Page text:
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How to Empower Others for Excellence


Many leaders achieve their goals and even increase company revenue. But, in a world of fast-paced change and complexity, businesses need employees who will proactively engage in problem-solving, make change happen, and take the initiative to innovate. To create a competitive advantage, leaders need a committed team that can take charge. However, challenging the status quo in most organizations is risky. If a leader doesn't know how to empower others well, evidence suggests team morale and the business suffer. Here is what leaders need to know about empowerment and five strategies to ignite a spark in others to achieve excellence.





Why igniting the spark in others holds a key to achieving excellence


The word empowerment has come in and out of favor with leadership. Sadly, a common, overly simplified misconception of empowerment is that leaders give away power.


Empowerment is the promotion of the skills, knowledge, and confidence necessary to take charge.


Recently, empowerment has started to gain renewed acceptance within executive leadership circles, and for good reasons. Leaders need committed employees.


“As we look ahead into the next century, leaders will be those who empower others.” Bill Gates

Empowerment shapes feelings and actions that enhance others' intrinsic motivation. Leaders cannot control every situation and outcome, and followers with intrinsic motivation persist during complex and ambiguous work. They learn from failure rather than giving up. Evidence suggests a positive link between higher levels of employee intrinsic motivation and work productivity. It is a moderating factor in employee engagement.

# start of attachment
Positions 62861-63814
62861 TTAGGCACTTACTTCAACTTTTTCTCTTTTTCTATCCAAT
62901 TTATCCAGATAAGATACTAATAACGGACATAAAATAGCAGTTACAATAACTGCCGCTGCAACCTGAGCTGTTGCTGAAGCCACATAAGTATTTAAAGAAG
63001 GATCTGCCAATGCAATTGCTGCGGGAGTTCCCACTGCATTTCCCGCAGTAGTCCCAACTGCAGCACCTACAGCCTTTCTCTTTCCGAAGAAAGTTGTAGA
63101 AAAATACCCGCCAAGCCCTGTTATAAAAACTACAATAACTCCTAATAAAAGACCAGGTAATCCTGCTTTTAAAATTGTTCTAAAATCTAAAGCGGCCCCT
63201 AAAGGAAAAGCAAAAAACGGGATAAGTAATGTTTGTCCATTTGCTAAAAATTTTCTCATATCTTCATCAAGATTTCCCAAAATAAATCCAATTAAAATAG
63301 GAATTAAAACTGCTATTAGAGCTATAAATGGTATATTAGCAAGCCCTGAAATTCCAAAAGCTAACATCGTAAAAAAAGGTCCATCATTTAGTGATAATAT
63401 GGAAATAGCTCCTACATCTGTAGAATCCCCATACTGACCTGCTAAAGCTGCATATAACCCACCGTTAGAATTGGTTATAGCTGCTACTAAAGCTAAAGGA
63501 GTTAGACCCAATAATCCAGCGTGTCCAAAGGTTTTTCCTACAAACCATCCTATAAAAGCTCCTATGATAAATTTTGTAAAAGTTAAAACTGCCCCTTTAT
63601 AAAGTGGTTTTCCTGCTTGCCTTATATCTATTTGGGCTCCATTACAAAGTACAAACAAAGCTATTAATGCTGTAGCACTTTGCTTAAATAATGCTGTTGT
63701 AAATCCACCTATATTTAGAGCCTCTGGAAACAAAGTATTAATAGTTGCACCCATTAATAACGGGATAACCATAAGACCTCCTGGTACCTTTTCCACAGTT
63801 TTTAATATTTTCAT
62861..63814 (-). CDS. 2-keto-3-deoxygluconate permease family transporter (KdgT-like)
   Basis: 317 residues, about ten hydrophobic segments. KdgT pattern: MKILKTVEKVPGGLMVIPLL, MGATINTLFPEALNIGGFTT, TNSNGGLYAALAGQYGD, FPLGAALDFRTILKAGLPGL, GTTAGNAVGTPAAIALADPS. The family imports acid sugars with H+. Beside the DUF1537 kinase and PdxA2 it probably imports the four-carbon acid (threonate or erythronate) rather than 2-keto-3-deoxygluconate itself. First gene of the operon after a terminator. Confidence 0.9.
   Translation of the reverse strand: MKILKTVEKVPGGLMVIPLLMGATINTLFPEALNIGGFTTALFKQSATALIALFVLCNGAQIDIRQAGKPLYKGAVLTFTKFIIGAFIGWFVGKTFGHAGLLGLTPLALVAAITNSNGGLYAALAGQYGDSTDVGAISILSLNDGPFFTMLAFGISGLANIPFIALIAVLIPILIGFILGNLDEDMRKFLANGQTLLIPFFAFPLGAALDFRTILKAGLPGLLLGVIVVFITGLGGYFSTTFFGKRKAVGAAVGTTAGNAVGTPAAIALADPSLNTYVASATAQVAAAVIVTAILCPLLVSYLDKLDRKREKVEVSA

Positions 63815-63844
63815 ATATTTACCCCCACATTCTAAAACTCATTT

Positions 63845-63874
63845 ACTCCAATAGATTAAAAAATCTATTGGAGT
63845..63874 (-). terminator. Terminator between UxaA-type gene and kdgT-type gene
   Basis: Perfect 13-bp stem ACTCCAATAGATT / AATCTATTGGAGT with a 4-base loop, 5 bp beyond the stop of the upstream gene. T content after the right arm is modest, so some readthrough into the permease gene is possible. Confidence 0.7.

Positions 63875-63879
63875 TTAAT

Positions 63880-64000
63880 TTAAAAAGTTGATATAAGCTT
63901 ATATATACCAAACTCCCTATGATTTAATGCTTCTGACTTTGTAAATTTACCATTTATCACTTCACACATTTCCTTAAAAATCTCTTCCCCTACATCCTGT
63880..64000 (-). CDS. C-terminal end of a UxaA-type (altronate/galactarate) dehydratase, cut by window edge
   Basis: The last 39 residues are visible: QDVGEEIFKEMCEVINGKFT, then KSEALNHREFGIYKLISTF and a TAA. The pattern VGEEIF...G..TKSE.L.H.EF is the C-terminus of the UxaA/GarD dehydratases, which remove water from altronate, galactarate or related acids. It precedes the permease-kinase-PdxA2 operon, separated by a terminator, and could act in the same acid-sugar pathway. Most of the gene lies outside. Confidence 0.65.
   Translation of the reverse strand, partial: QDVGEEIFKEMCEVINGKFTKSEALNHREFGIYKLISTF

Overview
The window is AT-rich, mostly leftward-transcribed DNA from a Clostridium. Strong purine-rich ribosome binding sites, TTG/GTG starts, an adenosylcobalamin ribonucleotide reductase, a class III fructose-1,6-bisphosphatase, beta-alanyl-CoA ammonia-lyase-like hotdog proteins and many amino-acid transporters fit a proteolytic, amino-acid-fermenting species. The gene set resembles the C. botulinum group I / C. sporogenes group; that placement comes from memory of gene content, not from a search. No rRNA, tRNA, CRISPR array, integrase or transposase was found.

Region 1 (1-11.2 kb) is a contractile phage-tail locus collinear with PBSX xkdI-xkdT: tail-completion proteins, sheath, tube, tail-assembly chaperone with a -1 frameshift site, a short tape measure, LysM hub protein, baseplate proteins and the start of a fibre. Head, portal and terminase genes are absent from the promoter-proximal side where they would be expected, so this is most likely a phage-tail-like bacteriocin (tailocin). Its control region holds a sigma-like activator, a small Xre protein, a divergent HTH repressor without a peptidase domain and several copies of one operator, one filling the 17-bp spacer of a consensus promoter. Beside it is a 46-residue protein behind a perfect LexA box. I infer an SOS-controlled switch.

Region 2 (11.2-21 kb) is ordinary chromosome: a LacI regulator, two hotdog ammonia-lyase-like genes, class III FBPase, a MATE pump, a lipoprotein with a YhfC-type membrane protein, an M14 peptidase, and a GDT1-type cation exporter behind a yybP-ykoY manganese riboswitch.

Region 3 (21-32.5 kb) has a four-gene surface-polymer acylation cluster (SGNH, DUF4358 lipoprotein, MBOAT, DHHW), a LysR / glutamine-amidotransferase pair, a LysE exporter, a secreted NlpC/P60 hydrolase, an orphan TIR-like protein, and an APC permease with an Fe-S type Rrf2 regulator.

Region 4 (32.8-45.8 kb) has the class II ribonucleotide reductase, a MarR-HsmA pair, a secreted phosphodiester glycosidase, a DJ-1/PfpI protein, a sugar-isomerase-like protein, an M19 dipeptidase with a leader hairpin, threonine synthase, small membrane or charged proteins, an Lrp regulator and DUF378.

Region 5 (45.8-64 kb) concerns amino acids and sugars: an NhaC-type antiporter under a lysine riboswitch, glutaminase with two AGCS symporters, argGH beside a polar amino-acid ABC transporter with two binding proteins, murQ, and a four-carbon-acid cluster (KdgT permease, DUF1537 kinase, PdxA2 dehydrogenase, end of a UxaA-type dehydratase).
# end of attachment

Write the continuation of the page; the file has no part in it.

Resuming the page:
There is abundant research to support that empowering others creates improved:

  • Team effectiveness

  • Work satisfaction

  • Shared identity

  • Well-being

  • Autonomy

  • Control

  • Self-management

  • Confidence

When leaders encourage followers to take the initiative with tasks such as making decisions, it increases psychological ownership, leading to a sense of responsibility and positive workplace behaviors.⁠





5 Strategies to empower others for excellence


Although there is limited research into the most effective means for a leader to empower others, your leadership plays a key role. Managerial practices and leadership are the primary drivers of if followers voluntarily take charge.


You can encourage others to take charge by applying good active listening skills, asking for input, and delegating authority.


Empowerment Strategy #1: Active Listening

Being truly heard is rare in the workplace. Listening leaves your team feeling valued, affirmed, and connected emotionally with you. Actively listening is your ability to hear and improve mutual understanding. When you actively listen, you pay attention, show interest, suspend judgment, reflect, clarify, summarize, and share to gain clarity and understanding. When you listen, you are available to the other person.


The following video from Simon Sinek is about creating an environment where the other person feels heard.





Empowerment Strategy #2: Leading with Questions

Questions grounded in curiosity create influence. Not all questions are equal. For example, if you ask followers why are they behind schedule? You will likely get a defensive response rather than a solution. If you ask, what key things need to happen for you to achieve the goal? You will encourage followers to apply critical thinking to identify a solution.


Learning to ask the right question instead of always having the answer benefits you, your team, and the organization. Leaders who ask questions become better listeners and gain deeper insights into how to bring out the best in others and guide the organization. Followers asked questions develop greater self-awareness, self-confidence, and empowerment.


Empowerment Strategy #3: Delegating Authority

Caught between the pressure of urgent and important work demands, delegating is often one leadership approach that gets cut. One of the more complex and essential things for a leader is going from doing to leading. Giving up authority and responsibility can seem counterintuitive to leadership. Spending a little time and effort upfront to consider the task, situation, employee, communication, and leadership support is crucial to delegating effectively.